New software from the University of Michigan may make 3D printers more adept at creating intricate metal and plastic parts. It reduces heat buildup in laser powderbed fusion printers.
SmartScan is a software that shows a 41% increase in heat distribution and 47% decrease in deformations. This was demonstrated in a recent study.
It is also likely to speed up the manufacturing process in two important ways. First, it reduces the need for printers and cooling equipment to work faster. Second, it significantly reduces heat-caused defects after printing.
Laser powder bed fusion, a type of 3D printing, is used in the aerospace, automotive, and biomedical industries to produce parts that are too complex to be made with traditional manufacturing. Lasers are used to fuse layers of plastic or powdered metal together. The laser’s heat can cause deformation in delicate parts printed.
Chinedum Okwudire (U-M associate professor in mechanical engineering, and the corresponding author of the paper published in Additive Manufacturing) said that parts with very thin features are more vulnerable to this problem. The heat has very limited spread so it is important to be careful how the laser is moved around. Otherwise, your part could deform in strange ways.
SmartScan addresses the problem by analyzing how heat flows in a part and mapping an optimized scan sequence that will limit heat accumulation in any area. It analyses the part’s shape and thermal properties, including convective and conductive heat transfer.
Other researchers have tried different printing patterns to reduce heat buildup. They used jumping between areas or switching between vertical and horizontal scanning directions. Okwudire claims SmartScan uses a thermal model to guide the laser more evenly.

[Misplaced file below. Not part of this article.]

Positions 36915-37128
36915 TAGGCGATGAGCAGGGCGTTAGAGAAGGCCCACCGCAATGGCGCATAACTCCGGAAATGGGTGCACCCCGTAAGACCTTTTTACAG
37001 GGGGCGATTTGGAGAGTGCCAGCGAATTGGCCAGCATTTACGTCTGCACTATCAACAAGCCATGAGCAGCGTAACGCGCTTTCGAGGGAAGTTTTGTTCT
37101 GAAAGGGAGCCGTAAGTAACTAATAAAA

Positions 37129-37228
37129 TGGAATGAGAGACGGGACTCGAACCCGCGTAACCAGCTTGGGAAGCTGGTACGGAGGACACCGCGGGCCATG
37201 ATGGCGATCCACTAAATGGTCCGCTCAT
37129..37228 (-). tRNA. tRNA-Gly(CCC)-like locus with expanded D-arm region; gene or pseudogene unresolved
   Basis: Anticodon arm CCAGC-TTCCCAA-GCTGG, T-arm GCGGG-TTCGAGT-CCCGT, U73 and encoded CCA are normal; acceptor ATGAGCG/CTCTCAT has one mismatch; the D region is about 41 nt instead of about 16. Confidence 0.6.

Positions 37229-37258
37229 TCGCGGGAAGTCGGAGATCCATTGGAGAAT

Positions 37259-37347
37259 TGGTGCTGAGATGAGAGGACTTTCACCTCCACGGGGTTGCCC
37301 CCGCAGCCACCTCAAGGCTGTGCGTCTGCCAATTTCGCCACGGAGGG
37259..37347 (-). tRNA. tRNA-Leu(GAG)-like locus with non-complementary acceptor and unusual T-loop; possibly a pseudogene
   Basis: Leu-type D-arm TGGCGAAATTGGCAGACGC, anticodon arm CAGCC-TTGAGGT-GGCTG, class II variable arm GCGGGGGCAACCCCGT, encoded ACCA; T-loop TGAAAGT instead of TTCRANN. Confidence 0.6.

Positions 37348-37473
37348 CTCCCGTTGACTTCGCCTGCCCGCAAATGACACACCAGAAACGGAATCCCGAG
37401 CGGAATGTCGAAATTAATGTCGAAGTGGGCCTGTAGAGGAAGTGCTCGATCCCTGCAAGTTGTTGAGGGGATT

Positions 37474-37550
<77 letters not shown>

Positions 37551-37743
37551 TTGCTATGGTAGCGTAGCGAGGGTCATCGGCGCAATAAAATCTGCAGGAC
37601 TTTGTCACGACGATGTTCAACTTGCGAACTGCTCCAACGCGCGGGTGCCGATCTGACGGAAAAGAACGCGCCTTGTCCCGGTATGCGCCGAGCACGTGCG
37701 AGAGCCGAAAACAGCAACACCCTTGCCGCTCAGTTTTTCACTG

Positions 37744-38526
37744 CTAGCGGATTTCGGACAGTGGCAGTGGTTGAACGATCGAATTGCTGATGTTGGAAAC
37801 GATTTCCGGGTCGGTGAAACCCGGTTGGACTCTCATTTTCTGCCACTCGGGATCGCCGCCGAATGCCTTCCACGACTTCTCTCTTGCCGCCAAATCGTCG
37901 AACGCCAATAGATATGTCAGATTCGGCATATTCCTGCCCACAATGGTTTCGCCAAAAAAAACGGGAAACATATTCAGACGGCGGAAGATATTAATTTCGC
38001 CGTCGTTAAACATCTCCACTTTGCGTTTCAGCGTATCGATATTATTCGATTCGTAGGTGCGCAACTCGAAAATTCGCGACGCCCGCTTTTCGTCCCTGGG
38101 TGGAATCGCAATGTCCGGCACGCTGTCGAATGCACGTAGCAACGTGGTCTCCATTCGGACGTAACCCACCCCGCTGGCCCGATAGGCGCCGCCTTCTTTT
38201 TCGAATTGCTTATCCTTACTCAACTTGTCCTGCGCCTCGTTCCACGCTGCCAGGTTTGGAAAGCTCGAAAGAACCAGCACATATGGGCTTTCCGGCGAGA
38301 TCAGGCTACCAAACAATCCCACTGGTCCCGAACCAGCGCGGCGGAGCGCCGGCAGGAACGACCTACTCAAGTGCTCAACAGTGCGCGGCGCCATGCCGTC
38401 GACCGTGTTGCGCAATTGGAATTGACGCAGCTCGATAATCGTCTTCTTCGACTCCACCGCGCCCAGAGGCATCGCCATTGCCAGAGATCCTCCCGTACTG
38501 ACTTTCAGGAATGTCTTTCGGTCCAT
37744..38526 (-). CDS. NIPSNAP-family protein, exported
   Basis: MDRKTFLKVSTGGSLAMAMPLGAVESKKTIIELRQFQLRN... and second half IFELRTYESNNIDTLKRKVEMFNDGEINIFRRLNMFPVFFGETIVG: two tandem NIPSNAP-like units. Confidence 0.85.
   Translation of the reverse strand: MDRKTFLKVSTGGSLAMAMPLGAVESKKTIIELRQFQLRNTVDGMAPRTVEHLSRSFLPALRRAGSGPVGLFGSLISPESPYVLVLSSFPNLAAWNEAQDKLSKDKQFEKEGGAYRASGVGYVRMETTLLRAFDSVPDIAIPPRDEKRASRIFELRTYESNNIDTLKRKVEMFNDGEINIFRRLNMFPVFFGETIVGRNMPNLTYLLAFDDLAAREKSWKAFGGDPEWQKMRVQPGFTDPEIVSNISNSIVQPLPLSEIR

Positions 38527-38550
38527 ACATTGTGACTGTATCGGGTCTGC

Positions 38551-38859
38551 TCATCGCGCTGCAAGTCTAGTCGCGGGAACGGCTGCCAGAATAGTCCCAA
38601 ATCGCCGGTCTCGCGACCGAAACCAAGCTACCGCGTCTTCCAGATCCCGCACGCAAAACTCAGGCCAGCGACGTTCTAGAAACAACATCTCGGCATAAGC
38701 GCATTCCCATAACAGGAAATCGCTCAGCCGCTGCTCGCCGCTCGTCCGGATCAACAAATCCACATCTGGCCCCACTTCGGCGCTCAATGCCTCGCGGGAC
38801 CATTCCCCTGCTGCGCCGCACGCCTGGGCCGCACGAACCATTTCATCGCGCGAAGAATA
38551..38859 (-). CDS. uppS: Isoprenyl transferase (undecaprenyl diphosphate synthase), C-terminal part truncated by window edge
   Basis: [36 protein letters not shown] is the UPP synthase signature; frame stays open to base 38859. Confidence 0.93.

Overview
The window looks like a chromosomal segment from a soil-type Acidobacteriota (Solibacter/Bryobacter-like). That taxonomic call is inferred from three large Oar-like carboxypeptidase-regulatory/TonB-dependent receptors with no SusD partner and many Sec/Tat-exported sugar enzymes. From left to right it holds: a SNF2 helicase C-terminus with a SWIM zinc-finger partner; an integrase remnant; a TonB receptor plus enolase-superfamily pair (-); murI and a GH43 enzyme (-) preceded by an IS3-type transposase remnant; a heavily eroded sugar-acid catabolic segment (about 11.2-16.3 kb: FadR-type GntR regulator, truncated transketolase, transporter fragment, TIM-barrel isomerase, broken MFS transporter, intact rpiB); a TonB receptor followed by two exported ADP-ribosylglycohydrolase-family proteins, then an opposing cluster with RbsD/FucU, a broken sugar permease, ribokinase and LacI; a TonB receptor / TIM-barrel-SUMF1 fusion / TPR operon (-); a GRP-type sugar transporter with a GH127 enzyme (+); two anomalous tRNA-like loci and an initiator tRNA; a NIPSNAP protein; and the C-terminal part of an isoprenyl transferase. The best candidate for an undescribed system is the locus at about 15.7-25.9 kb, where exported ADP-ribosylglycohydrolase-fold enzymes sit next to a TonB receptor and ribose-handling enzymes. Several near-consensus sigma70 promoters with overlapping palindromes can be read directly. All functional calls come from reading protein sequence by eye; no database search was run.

Okwudire stated that science can be integrated into engineering to make it more efficient and work for complex parts.
The researchers used a laser to imprint a similar pattern on two plates of stainless steel in order to determine the effectiveness and efficiency of the first SmartScan version. The first plate was created using SmartScan and the second plate was printed using traditional patterns. SmartScan prints were less warped than other methods and had a more uniform heat distribution.
The team believes that SmartScan can be used to create full-sized 3D parts based on the results of this experiment. The team plans to improve SmartScan by including the fusion of metal and plastic powder in their thermal modeling. They also plan on enabling active updating of a scan sequence while printing based upon real-time temperature measurements with an infrared cam.
Okwudire said that the results were very promising and that he has received a lot positive feedback. He also started to show the software to industry partners. We chose a simple model as it is simpler and more effective than the trial-and error approaches of today. We wanted to be practical and make a real difference.
The U-M College of Engineering, Department of Mechanical Engineering supported the study. The University of Michigan filed for patent protection. It is now looking for partners to help bring the technology to market.